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Thread: Classical Guitar w/o nails help

  1. #1
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    Question Classical Guitar w/o nails help

    I started learning classical guitar, took lessons, all with nails. Now that I'm in a signed band that I play bass in, I had to cut my nails to play. I still want to practice classical guitar but will it ruin my technique with nails to practice without?

    Thanks!

  2. #2
    tdc
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    I would try playing bass with a pick, that way you shouldn't have to sacrifice your nails. That being said it won't ruin your technique to play without nails, but it will make your playing sound less dynamic.
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    There's alway the option of artificial nails... But that would be horrible.
    It's the greed of huge companies and huge organizations which control life in a kind of a brutal way ... It's gotten worse and worse, somehow, because physical science has given us more and more terrible deadly weapons, and the human spirit has been destroyed in so many cases, so what's the use of having the most powerful country in the world if we have killed the soul.
    ~Hovhaness

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    Senior Member Moira's Avatar
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    Quote Originally Posted by tdc View Post
    I would try playing bass with a pick, that way you shouldn't have to sacrifice your nails. That being said it won't ruin your technique to play without nails, but it will make your playing sound less dynamic.
    A matter of taste as to which is 'better'. I prefer the classical guitar played without long nails. That might be an emotional thing of short nails for pianists.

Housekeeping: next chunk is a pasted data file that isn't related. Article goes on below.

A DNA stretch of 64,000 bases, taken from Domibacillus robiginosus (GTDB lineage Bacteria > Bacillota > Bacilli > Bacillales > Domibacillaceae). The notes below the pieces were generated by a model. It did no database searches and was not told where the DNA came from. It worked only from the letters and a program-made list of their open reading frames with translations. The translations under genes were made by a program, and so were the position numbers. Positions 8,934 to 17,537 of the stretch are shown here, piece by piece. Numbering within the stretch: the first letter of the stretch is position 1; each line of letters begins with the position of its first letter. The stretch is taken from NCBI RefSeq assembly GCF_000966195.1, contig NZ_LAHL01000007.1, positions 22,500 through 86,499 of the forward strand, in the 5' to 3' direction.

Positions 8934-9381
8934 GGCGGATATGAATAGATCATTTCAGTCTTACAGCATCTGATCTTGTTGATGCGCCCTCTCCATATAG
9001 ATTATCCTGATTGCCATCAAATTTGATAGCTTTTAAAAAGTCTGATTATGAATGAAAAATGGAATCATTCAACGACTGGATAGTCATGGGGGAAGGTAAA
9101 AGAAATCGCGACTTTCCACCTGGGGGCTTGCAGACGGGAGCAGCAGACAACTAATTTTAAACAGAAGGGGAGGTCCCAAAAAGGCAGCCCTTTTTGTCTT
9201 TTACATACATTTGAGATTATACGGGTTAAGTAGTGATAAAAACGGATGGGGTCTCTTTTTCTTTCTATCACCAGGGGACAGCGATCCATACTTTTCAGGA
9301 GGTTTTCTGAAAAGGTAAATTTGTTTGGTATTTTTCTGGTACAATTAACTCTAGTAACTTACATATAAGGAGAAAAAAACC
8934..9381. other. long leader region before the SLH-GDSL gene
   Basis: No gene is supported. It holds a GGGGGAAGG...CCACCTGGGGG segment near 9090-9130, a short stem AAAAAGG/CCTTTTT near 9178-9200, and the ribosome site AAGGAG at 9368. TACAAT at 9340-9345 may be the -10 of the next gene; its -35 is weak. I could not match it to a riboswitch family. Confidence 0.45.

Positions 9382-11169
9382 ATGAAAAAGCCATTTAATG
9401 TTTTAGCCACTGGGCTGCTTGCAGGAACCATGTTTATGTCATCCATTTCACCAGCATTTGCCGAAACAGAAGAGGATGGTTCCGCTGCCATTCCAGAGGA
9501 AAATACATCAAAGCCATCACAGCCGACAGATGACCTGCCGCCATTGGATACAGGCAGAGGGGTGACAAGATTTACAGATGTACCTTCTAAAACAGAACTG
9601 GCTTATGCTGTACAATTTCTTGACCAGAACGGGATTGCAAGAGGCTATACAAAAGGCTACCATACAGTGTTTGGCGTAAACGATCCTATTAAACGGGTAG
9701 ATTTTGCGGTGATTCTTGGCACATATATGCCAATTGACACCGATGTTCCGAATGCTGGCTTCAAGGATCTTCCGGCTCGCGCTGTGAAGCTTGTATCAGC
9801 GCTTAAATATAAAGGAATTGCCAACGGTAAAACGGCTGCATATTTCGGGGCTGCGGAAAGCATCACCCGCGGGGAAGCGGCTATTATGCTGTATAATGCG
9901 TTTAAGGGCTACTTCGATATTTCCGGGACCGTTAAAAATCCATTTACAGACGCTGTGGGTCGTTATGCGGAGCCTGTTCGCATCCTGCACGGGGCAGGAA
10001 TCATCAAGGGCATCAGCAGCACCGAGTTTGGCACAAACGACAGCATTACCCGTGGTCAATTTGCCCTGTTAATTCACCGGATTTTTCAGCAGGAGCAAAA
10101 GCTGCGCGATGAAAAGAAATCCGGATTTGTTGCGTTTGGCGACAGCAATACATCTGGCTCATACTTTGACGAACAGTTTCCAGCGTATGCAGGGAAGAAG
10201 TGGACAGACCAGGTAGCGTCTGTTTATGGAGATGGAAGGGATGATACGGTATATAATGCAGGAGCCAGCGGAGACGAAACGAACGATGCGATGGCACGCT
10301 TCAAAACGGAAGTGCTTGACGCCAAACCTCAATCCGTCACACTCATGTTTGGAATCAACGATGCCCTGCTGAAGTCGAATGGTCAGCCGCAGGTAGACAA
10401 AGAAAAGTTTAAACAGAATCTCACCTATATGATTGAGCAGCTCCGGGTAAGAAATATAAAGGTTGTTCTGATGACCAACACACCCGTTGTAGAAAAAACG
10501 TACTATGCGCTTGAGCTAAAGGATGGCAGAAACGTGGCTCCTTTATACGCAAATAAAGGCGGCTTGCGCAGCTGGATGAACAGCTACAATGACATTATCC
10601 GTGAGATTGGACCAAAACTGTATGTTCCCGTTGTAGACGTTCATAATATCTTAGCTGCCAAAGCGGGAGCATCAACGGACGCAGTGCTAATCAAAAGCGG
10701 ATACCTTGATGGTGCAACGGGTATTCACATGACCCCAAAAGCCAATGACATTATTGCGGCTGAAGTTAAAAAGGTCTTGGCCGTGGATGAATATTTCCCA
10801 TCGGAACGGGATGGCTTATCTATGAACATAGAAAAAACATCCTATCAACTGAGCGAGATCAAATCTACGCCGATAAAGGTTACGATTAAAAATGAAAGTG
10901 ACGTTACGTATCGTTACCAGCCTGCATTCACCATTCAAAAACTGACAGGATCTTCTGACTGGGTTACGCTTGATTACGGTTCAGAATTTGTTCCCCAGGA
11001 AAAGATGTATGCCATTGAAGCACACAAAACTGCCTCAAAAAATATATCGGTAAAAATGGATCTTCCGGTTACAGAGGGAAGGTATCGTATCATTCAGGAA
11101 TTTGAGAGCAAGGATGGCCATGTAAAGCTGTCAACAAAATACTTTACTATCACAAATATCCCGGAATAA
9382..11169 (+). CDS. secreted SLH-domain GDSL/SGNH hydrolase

5. #5
    tdc
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    Quote Originally Posted by Moira View Post
    A matter of taste as to which is 'better'. I prefer the classical guitar played without long nails. That might be an emotional thing of short nails for pianists.
    I don't think many teachers recommend long nails anymore - I don't. I do recommend some nails though (short on fingers sometimes long on thumb) as every teacher I've come across also recommends playing this way nowadays. Apparently there are still die hards from the school of Tarrega that suggest using no nails at all - I have heard they exist, but I have never encountered one of these individuals.

  6. #6
    sah
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    Having played both classical guitar and bass I think nails are a big problem, mainly if you don't want to use a pick or if you like to pop the strings. Short nails, as tdc recommended, may be the best solution. However, when I play the bass I prefer to do it with no nails at all. It is disgusting when sometimes the sound is produced just by the finger and sometimes by the nail.

    The teachers I've come across had different ideas about nails. On of them told me that fingers are not identical in each person, and depending on how nails grow in your fingers, it may be better to use long or short ones (the ones I prefer).

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    I play without nails. I can't tell you whether or not it's a good idea. That's what I want to do but it's a kind of strange things for guitarists nowadays, and I do not even know if I'll be able to make into the hochschulen/conservatories/etc. I want for my bachelor.
    Anyway, those who don't use nails at all to play the classical guitar :

    - have a look at the late Tarrega school and Emilio Pujol in particular. A great pedagogue who advocated playing without flesh only like his teacher did in his last years. A quite well known disciple of Pujol was Hector Garcia, but I haven't been able to find any music of him (btw the horrible guitar videos on YouTube are by an homonym of him)
    - period instruments and lutenists who also play guitar. Look at the baroque guitar but also at the romantic guitar. For instance,
    they play without nails[/URL] (but they're hardcore HIP performers lol),

    he is a lutenist here playing guitar[/URL],
    and so on.
    It can be useful to know how it works, however if you want to play modern classical guitar you can't copy/paste their technique. But that's still interesting.